Windows Server 2016 Does Containers

Wednesday Feb 15th 2017 by Paul Ferrill
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Microsoft's latest server OS signals a whole new way of thinking for Microsoft, highlighted by the incorporation of open source projects like Docker via Windows Server Containers and Hyper-V Containers.

Microsoft's latest server operating system signals a whole new way of thinking for Microsoft, highlighted by the incorporation of open source projects like Docker via Windows Server Containers and Hyper-V Containers.

With the release of Windows Server 2016, Microsoft has introduced a wide range of new features and capabilities, including tight integration with Docker containers. Windows Server 2016 ContainersClose collaboration with Docker resulted in the open source tool being featured in the final version of Windows Server 2016 after debuting in an initial technical preview release in TP3.

You actually get two options in Windows Server 2016: Windows Server Containers and Hyper-V containers. A Hyper-V container is based on a stripped-down virtual machine running Windows Server that has one purpose, which is to serve as a host for a container. This method has additional shielding or isolation from the host operating system, as there is no sharing of the host Windows kernel.

A Windows Server container functions in essentially the same manner as a Linux container by sharing the host kernel across all running containers.

The one thing you don't get at the present is the ability to run Linux containers on Windows Server. It is possible on Windows 10 if you install Docker from the beta development tree.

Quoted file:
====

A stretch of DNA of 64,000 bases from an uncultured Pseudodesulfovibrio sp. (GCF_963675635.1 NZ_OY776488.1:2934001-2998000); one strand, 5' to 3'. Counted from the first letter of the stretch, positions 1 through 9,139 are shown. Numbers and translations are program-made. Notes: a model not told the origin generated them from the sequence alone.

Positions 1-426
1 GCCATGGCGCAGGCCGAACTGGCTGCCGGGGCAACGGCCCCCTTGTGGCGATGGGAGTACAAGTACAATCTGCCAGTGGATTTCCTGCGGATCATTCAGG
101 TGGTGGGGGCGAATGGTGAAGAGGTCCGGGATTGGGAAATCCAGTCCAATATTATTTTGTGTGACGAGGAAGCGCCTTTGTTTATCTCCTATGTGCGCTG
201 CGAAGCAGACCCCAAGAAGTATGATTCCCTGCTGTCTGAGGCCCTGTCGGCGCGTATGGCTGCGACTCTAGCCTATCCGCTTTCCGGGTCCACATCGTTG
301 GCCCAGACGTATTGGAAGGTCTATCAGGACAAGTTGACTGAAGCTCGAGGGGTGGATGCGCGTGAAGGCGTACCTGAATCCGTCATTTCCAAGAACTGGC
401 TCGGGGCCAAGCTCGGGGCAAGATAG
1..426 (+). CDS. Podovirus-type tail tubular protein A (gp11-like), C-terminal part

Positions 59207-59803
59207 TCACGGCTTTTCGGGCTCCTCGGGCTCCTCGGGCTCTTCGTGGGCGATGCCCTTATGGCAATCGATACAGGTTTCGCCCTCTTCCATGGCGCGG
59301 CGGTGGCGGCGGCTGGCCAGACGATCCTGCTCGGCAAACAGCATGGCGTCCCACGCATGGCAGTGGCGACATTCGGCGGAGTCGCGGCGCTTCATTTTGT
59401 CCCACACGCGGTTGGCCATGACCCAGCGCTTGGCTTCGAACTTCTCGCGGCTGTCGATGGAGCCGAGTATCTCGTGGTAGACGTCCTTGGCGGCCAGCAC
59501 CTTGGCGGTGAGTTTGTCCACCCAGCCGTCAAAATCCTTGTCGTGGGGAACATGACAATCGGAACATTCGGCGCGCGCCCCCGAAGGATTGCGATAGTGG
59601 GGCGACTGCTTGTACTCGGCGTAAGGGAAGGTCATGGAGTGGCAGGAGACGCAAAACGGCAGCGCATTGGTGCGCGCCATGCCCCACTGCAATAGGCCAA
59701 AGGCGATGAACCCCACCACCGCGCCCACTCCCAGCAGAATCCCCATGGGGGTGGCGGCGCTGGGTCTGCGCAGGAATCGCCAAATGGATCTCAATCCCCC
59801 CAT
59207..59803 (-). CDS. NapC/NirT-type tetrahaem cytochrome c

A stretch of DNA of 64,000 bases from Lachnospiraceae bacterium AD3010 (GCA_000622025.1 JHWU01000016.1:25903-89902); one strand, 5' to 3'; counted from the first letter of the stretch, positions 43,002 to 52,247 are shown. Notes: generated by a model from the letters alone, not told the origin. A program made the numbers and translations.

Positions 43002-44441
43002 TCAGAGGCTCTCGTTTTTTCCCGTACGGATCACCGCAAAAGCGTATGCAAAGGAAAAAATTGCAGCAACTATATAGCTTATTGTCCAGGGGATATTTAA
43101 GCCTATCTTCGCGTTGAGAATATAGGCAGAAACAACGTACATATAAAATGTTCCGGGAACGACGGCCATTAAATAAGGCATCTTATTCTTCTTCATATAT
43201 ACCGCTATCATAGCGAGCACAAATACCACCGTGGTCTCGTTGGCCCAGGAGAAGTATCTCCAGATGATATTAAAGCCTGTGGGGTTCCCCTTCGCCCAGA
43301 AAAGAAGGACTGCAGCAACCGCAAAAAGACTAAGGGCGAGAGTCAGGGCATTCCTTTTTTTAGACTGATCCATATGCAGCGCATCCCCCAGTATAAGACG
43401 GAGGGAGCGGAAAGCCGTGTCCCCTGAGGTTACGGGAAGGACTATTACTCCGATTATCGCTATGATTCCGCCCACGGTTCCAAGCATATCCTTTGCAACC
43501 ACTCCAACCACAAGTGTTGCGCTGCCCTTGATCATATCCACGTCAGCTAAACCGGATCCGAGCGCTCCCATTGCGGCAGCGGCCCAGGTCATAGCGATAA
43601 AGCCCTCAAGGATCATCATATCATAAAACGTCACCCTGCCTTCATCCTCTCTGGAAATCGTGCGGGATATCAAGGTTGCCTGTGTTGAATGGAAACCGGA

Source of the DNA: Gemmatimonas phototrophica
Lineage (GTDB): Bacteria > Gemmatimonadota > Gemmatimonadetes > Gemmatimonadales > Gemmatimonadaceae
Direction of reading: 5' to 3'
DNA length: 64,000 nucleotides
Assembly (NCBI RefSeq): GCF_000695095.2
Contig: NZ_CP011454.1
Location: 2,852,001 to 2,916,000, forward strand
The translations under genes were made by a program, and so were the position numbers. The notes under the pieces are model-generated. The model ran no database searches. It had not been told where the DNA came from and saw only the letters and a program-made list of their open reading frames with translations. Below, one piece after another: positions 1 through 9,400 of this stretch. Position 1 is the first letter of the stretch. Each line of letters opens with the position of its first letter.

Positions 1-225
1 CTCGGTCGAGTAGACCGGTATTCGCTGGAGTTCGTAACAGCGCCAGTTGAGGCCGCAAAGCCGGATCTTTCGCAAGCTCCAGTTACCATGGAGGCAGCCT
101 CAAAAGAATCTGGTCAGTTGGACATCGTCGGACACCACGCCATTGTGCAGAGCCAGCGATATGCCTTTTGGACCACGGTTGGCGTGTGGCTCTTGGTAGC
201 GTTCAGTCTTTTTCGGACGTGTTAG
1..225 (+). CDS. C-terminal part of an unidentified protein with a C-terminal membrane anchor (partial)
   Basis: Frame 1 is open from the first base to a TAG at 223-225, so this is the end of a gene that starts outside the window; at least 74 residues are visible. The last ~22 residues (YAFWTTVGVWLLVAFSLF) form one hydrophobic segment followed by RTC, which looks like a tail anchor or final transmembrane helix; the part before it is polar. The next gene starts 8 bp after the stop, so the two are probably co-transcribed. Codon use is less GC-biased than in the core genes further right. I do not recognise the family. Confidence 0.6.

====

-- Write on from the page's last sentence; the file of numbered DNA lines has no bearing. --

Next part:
Running Docker for Windows on Windows 10 requires 64-bit Windows 10 Pro, Enterprise or Education editions version 1511 or later. With one of these editions installed you get a handy icon in the Windows tray with a menu item to switch between Linux and Windows containers.

Installation and Configuration

Using PowerShell is the quickest way to get Docker installed and running. Three commands will install and reboot the system, resulting in a Docker-capable system. Here's what the PowerShell looks like:

Install-Module -Name DockerMsftProvider -Repository PSGallery -Force
Install-Package -Name docker -ProviderName DockerMsftProvider
Restart-Computer -Force

If you want to run Hyper-V based containers you will need to run a few more commands to make that work.

First, the Hyper-V role must be installed as it does not come loaded by default. This can be accomplished with the following PowerShell command:

Enable-WindowsOptionalFeature -Online -FeatureName Microsoft-Hyper-V -All

You will also need a virtual switch which can be done with these PowerShell commands:

Get-NetAdapter | ? Virtual -eq $false
$net = Get-NetAdapter -Name 'Ethernet'
New-VMSwitch -Name "External" -AllowManagementOS $True -NetAdapterName $net.Name

The first command will display a list of physical adapters, and typically contains at least one named Ethernet if you have a wired connection.

On the next line we assign the output of the Get-NetAdapter command to the variable $net and then use that to create a new VMSwitch. With this step complete you will need to reboot the system once more for the changes to take effect.